10-11 Mass crowd

Participants gathered for Mass with Bishop Donald Kettler during Diocesan Ministry Day Aug. 31 at the River’s Edge Convention Center in St. Cloud . (Photo By Paul Middlestaedt / For The Visitor)

‘Courageous witnesses’ to Catholic faith gather for renewal, revitalization

By Kristi Anderson
The Visitor

Nearly 800 parish and Catholic school staff, volunteers, priests and others working in ministry packed the auditorium at the River’s Edge Convention Center Aug. 31 for Diocesan Ministry Day.

The day featured a keynote address by Archbishop Joseph Kurtz, president of the U.S. Conference of Catholic Bishops, who spoke on “Pope Francis: Prophet of Hope and Mercy.”

The event included Mass with Bishop Donald Kettler, workshops with local and internationally recognized speakers, a commissioning prayer service and about 40 exhibitors.

Encounter Jesus

Archbishop Kurtz outlined what he sees as the five major themes of Pope Francis’ papacy thus far (see box, right). He also touched on the importance of the three papal documents penned by Pope Francis — two encyclicals and an apostolic exhortation.

083115 SC Diocese 0017The archbishop explained that Pope Francis began his pontificate with a transitional encyclical started by Pope Emeritus Benedict XVI titled “Lumen Fidei,” or “Light of Faith.”

“Our faith is a light that lights the path of darkness through the world,” Archbishop Kurtz explained. “Our life is a journey. In that journey, we are called to encounter God, not only to profess our faith but to build a just place on earth as we prepare for our heavenly home.”

The second document, “Evangelii Gaudium” (“The Joy of the Gospel”), is an apostolic exhortation Pope Francis released in 2013 on the “church’s primary mission of evangelization in the modern world.”

Archbishop Kurtz said “Evangelii Gaudium” calls all people to a new evangelization, a new chapter in the life of Christ’s presence. “Our job is to introduce Christ to each generation,” he said.

He also urged Catholics not to “turn in on themselves.” He said: “The missionary option always means we have to look out beyond … to look at the effect you are having in your ministries beyond the church for the salvation of the world.

“That’s what we’re about,” he said. “We can only evangelize because God first loved us, and then one must accept that truth into their lives.”

He referenced the most recent papal encyclical “Laudato Si’,” or “Praised be to you, on the Care of Our Common Home,” released in June.

“Basically, this document calls us to be concerned for our neighbor from the womb to the tomb, from the poor to the rich and to be concerned for our common home, our environment,” he said.

Regarding Pope Francis’ upcoming visit to the United States, Archbishop Kurtz said the pope will come as both a pastor and a prophet.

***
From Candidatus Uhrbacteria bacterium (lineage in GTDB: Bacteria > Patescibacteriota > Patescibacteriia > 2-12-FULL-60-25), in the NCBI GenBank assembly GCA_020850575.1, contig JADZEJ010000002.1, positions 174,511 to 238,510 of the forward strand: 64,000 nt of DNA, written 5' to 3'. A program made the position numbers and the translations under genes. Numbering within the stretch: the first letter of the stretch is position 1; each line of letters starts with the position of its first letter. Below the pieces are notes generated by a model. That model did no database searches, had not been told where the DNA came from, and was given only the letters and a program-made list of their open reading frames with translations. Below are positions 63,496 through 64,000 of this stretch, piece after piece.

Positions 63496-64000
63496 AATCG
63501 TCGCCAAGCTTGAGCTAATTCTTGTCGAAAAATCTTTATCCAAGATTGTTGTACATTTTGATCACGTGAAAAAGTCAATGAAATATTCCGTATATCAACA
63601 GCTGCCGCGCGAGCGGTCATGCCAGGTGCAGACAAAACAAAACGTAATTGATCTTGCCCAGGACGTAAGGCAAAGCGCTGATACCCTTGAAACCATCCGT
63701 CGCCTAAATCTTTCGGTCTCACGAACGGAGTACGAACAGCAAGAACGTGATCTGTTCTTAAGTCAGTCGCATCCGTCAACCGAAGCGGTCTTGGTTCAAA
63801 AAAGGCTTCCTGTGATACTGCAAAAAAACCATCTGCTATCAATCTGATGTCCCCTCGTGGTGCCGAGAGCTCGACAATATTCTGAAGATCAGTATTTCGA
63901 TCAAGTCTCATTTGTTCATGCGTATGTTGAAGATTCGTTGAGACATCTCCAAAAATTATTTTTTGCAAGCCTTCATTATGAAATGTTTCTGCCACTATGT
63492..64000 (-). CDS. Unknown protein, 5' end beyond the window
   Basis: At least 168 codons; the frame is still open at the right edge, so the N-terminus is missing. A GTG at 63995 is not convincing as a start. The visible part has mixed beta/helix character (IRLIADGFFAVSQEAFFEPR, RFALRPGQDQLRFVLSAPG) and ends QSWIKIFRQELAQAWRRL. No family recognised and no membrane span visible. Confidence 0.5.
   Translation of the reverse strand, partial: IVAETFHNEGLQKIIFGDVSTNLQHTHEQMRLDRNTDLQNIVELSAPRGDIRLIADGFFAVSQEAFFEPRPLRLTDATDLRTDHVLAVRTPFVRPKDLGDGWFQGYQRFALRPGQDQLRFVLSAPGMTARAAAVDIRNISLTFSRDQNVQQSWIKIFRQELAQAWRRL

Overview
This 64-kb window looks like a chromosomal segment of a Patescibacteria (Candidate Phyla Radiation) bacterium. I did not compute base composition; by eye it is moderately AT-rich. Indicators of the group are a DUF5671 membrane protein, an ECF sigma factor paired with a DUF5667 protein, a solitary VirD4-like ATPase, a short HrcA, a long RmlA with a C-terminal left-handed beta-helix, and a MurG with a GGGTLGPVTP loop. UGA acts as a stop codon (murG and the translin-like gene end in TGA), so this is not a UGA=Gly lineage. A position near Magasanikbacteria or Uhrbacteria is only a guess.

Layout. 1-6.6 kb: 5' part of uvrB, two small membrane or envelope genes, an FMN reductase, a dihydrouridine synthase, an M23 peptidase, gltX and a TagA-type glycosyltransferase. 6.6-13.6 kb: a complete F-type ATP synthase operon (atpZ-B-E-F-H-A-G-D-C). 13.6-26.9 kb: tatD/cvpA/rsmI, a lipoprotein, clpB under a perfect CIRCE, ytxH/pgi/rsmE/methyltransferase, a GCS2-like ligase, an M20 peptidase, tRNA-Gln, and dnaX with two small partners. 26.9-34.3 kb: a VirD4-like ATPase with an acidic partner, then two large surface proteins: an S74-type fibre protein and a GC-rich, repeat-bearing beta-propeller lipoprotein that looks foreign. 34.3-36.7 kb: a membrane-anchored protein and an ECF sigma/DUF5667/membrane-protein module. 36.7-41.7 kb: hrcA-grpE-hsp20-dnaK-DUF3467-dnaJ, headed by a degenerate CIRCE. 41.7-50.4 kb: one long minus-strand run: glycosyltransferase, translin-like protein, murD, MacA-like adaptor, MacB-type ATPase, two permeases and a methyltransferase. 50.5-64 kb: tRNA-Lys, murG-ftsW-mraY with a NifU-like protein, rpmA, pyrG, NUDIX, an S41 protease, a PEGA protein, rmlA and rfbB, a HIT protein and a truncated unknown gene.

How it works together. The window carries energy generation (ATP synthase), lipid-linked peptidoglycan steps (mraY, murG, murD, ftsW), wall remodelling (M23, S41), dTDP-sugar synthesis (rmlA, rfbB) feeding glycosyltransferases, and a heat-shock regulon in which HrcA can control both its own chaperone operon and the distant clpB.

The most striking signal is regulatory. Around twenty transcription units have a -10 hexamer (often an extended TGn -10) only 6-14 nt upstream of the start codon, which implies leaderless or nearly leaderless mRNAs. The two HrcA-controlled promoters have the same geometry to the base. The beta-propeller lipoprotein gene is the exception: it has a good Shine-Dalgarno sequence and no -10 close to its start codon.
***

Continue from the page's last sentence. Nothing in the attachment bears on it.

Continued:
10-11 anointing

Beth Neville, director of the St. Cloud Mission Office, anoints Crosier Father Virgil Petermeier during a missioning service to end the day. (Photo by Dianne Towalski / The Visitor)

“He is coming as pastor to walk with people, to love people as Jesus would,” he said. “And he is going to come as a prophet — like the old saying, ‘to comfort the afflicted and afflict the comfortable.’”

He said Pope Francis might also “ruffle some feathers.”

“If Jesus is not at the center of our lives and if you and I are not called to conversion, then we need to hear certain things,” he said, “and it might not be easy for some to hear.”

Archbishop Kurtz left participants with a closing thought — and a challenge.

“If you want to warm hearts and heal wounds, encounter Jesus,” he said. “Secondly, go deeper and away from self-absorption toward others, especially those who are poor. You are the center of this conference, not because it is all about you, but without your commitment, your desire to encounter Jesus and to allow that encounter to touch the lives of others, the church will not grow and that means that Christ’s presence will not reach those who desperately yearn for it.”

State of the diocese

Following the keynote, participants celebrated Mass, shared a meal, attended workshops, visited vendors and regrouped for a closing missioning ceremony where they were blessed with oil and “sent forth.”

Bishop Donald Kettler provided closing remarks, giving a “state of the diocese” report.

“You cannot carry out your ministries,” he told the crowd, “if you are not connected with Jesus Christ personally. You have been called by God to be witnesses and models of Jesus Christ in whatever ministry you are presently practicing. We must be connected with Christ and, through that, connection is made with one another.”

He advised attendees to work on their relationship with Jesus through prayer, listening and in service to their families, parishes and schools. Then he identified three of his own priorities for the coming year:

n to develop greater cooperation and support among the Catholic schools regionally;

n to help Catholics get to know and work together with Christian and non-Christian newcomers to the diocese especially in the coming Year of Mercy; and

n to strengthen the Annual Diocesan Appeal by helping people understand the essential programs it provides.

He also thanked all those who attended the day.

“What a gift that we want to be stretched, to learn a little more, to grow in our relationship with the Lord and to care a little more about one another,” Bishop Kettler concluded. “It is an important thing to share our faith with others and if we can do that well, we will be doing all that God asks of us.”